Many of you have been following Wadase as we track her journey back into the wild. Those updates, and the care for other CPN eagles, are provided by CPN Eagle Aviary manager Jennifer Randell and Bree Dunham. Here’s a look at how each of those ladies ended up on this particular career path.
Jennifer and Bree both began training to take care of eagles in 2007. Their training consisted of online classes with the IWRC (International Wildlife Rehabilitation Center) and the NWRA (National Wildlife Rehabilitation Association) in spring of 2008, attending various seminars offered by these two entities as well as starting our Migratory Bird Training with the Birds of Prey Foundation in Colorado and touring various raptor facilities in several states to begin working on designs for the CPN facility. In fall of 2008 they began training at Sia: The Comanche Nation Ethno-Ornithological Initiative.
We asked them a few questions about that journey and here are their answers.
What has surprised you most during your training and day to day interaction with the birds?
Jennifer: The most surprising is how intuitive the eagles are. You always have to be aware of your emotions around the eagles and stay centered. I can’t go in to feed in a rush or if I am upset about anything, they know!! You must be grounded.
Bree: How resilient they are, their strength and how intuitive they can be. Injured birds found in the wild, depending on their injury, can survive on the ground for weeks and still be a challenge to catch and handle. They are reluctant to show any weakness or sign of injury and observation is one of the most important things we do day in and day out. They are stronger physically than I ever imagined for having mostly hollow bones and not a great amount muscle. They really do feed off of your energy and if you are nervous or tense they can pick up on that. You have to be focused and grounded to handle these birds. If you lose focus they will remind you.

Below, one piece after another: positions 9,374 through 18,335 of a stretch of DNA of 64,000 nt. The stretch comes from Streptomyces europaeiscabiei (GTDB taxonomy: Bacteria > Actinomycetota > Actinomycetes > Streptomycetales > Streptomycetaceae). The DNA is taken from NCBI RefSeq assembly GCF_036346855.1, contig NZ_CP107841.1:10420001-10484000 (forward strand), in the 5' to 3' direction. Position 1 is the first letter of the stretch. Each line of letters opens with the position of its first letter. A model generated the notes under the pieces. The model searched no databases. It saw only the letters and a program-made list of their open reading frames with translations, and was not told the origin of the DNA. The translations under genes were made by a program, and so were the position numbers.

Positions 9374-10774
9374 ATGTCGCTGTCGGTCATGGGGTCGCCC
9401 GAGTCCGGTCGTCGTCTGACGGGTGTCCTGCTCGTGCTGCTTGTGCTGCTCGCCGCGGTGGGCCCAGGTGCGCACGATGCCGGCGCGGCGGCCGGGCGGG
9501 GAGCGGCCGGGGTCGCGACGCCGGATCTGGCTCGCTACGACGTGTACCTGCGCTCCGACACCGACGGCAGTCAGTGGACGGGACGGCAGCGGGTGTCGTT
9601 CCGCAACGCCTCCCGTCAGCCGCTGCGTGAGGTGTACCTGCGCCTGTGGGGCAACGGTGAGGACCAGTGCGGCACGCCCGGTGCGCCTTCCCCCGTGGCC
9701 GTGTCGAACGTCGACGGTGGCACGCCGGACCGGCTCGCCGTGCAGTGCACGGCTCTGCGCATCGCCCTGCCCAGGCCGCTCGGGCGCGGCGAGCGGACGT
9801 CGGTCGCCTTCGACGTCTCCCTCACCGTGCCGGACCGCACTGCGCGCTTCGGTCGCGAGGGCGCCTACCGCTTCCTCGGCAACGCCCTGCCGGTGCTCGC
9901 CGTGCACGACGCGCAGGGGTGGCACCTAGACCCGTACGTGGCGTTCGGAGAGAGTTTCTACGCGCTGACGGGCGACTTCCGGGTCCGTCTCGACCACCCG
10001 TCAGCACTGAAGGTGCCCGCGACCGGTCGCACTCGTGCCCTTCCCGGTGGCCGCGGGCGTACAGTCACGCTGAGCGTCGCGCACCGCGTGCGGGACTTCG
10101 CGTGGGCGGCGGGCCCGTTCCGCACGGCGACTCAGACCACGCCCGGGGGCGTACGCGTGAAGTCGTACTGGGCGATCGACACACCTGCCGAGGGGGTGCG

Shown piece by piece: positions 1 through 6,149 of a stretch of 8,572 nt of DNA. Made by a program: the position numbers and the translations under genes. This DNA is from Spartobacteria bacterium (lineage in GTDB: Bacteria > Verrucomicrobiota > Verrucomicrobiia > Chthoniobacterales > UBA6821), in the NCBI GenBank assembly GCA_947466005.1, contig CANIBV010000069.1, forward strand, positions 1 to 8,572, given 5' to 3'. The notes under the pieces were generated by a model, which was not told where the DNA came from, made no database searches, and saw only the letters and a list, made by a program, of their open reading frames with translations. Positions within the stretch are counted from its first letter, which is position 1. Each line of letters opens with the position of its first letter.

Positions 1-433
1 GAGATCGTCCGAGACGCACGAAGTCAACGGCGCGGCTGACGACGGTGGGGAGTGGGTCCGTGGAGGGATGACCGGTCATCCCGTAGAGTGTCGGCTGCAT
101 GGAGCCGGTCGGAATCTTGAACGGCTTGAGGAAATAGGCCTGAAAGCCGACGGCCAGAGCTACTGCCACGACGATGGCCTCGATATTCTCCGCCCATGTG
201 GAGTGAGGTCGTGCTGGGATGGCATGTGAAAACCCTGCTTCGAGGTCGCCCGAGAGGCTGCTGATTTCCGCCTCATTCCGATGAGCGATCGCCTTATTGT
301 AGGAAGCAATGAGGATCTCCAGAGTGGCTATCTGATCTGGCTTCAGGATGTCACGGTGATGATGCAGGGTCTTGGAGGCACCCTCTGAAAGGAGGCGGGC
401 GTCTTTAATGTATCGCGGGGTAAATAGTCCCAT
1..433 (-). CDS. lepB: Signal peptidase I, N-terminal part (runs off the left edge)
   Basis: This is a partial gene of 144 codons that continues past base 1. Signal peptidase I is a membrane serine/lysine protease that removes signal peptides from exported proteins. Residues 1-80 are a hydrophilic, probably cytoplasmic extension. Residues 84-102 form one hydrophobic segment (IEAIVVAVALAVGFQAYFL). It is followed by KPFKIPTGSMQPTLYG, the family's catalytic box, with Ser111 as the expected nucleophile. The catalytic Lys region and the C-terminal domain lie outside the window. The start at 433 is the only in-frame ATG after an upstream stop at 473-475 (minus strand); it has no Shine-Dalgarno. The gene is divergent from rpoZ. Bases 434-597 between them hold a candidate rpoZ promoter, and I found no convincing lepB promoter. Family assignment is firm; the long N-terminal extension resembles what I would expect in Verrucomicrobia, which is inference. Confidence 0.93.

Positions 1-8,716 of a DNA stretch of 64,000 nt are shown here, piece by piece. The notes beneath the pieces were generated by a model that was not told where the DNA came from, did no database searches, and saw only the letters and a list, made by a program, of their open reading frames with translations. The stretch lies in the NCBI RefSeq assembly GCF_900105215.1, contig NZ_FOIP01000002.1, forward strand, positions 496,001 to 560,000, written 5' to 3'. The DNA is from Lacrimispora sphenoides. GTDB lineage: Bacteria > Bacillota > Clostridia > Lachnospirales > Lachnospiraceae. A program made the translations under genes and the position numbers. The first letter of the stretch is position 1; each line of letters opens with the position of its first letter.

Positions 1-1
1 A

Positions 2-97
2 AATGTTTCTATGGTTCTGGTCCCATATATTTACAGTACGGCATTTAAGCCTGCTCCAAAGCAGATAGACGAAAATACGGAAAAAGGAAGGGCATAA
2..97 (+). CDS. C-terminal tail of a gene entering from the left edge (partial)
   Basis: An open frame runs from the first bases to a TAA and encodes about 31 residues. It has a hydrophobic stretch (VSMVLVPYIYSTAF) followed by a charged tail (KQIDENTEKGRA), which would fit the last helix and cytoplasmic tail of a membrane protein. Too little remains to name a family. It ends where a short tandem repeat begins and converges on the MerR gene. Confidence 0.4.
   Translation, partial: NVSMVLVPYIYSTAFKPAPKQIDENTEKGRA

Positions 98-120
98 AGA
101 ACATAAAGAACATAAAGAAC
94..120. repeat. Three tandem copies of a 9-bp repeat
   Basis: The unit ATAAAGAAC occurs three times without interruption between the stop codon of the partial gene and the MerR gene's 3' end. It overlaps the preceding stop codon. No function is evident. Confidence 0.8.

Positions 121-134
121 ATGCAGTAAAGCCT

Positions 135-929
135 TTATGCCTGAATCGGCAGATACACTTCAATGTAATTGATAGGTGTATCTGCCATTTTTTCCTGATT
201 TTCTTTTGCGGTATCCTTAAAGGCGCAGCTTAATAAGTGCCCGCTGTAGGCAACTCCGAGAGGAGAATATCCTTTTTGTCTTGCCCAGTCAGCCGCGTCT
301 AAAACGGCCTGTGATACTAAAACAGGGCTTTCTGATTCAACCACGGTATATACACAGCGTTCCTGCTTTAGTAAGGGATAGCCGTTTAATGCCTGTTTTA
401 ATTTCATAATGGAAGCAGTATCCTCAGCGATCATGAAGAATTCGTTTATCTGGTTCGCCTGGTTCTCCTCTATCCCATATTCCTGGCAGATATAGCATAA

Do you have a favorite eagle? If so, which? Why?
Bree: I don’t know that I specifically have a favorite. I continue to be amazed by their individual traits and how different their behaviors and personalities can be. I think the birds we first trained with that we were able to transfer here for our opening will always have a different bond with, but living with all these eagles throughout the seasons I have developed a soft spot for them all.
Jennifer: No I do not have a favorite, but I do have favorite things that each eagle does. Like Archer follows me around the whole time I clean, or Shishibe'(duck), sleeps like a duck every night, they all have very unique personalities. It is very humbling to be able to go in and spend time with these eagles each day.
What’s it like to track Wadase?
Jennifer: Amazing! We have been very fortunate to be able to witness her growth first hand along with our Tribal members and employees! I never imagined it would be this good! All the experts are amazed as well. The relationship and experiences Wadase has allowed us to share with her are priceless and will very likely never be replicated. Now that she has shown us she can fly from county to county, miles high and over 25mph it is even more incredible she chooses to return to the Aviary!
Bree: Like winning the lottery! I never imagined we would release an eagle this soon after opening and it is incredible to be able to follow her progress. It is the most exhilarating and nerve wracking thing I have ever experienced all rolled in to one. We had hoped we prepared her for being on her own and that we made the right decision to release her. We have toured the back roads of several of the surrounding counties as she continues to explore the surrounding territory. But it is always humbling that she returns here, to the aviary, on her own. I have never had something leave me as breathless as the first time I saw her coming down out of a thermal in the sky to roost at the aviary. I knew the telemetry was telling us she could do those things but seeing it first hand was incredible.